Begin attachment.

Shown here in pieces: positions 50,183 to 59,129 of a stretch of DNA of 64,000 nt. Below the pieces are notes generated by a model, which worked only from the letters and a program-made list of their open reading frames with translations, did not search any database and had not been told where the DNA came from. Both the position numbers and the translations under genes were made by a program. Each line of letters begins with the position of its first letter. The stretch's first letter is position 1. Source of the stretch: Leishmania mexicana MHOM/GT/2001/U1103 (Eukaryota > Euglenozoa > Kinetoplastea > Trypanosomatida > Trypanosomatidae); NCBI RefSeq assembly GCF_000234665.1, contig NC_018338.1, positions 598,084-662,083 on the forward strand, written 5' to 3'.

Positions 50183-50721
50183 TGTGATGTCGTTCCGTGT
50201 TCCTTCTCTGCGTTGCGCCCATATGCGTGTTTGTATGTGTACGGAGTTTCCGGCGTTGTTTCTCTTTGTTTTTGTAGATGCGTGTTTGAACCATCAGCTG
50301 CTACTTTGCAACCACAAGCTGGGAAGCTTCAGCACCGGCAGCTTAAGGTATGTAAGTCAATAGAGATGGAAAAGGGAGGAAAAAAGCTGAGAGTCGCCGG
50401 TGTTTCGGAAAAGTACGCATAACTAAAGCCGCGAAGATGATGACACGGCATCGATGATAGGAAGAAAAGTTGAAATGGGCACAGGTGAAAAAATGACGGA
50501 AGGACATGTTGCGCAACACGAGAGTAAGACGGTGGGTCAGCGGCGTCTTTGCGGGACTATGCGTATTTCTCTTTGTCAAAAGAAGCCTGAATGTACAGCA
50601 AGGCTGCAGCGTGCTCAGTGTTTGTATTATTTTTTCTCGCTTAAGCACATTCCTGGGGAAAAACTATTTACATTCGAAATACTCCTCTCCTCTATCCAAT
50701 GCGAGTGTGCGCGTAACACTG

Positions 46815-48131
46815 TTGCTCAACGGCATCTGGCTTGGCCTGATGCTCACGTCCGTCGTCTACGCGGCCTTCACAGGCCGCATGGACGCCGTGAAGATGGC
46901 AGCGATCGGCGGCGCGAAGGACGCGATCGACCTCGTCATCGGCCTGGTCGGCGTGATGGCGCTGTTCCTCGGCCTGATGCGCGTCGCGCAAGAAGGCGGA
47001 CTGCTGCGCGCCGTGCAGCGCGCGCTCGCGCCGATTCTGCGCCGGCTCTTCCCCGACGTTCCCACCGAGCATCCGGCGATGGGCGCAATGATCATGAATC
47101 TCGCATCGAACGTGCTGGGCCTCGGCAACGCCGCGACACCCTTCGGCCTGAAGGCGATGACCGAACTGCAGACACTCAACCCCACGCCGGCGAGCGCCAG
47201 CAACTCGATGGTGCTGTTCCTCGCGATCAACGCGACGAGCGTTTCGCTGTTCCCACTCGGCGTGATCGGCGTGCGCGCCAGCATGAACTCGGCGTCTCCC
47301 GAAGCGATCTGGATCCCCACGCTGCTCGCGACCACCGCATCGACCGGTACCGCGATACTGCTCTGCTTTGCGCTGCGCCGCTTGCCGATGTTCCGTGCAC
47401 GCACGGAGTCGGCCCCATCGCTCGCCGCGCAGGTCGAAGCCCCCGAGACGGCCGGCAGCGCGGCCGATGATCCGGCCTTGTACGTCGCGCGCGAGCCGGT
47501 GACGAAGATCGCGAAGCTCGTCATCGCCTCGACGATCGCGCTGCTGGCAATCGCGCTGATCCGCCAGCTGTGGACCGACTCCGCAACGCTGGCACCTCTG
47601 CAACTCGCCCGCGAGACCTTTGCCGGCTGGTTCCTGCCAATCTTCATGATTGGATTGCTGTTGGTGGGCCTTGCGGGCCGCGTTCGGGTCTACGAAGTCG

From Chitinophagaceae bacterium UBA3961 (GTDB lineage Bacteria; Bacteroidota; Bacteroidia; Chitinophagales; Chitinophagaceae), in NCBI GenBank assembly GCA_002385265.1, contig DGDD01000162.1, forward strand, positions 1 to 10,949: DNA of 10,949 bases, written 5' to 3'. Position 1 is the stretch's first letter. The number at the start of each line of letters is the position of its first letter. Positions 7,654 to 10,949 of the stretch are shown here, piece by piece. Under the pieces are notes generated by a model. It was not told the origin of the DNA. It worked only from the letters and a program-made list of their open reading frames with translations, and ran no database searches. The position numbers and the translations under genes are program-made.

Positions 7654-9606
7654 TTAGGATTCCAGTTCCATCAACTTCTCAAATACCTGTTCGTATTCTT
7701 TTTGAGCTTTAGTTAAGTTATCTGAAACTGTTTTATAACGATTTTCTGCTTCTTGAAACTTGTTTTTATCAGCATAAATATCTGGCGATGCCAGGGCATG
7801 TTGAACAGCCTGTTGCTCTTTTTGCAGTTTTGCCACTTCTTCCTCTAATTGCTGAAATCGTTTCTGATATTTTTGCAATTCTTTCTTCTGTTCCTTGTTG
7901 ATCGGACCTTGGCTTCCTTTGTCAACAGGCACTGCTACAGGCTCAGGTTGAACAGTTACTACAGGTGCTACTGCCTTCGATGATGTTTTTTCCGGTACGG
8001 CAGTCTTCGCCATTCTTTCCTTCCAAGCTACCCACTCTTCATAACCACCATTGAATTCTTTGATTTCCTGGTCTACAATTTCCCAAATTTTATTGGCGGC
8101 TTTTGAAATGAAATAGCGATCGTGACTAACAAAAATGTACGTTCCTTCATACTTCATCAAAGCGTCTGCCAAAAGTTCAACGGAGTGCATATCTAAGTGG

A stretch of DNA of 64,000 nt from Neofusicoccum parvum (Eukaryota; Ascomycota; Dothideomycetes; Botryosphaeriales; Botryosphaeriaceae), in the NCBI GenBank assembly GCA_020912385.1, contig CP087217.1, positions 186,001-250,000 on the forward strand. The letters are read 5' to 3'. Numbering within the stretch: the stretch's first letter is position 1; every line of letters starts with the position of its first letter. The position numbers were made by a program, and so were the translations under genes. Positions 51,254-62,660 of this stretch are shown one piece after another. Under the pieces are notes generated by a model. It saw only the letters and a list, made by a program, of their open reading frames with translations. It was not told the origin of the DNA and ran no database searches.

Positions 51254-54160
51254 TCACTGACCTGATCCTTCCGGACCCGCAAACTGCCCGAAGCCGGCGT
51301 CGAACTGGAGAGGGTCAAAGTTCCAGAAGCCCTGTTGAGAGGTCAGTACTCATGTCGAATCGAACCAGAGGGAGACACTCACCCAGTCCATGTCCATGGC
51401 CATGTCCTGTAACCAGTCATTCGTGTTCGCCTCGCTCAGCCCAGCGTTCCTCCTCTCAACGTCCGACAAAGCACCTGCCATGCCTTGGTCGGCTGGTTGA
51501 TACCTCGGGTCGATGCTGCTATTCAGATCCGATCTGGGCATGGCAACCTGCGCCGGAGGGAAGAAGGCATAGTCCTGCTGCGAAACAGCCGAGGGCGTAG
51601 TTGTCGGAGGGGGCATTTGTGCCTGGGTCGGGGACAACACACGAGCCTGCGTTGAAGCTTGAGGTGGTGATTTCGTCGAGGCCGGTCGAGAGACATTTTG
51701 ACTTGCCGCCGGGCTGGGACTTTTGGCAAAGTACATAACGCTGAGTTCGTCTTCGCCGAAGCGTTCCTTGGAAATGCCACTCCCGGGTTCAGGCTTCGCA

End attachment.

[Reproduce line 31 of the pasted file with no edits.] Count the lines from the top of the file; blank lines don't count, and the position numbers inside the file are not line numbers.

51301 CGAACTGGAGAGGGTCAAAGTTCCAGAAGCCCTGTTGAGAGGTCAGTACTCATGTCGAATCGAACCAGAGGGAGACACTCACCCAGTCCATGTCCATGGC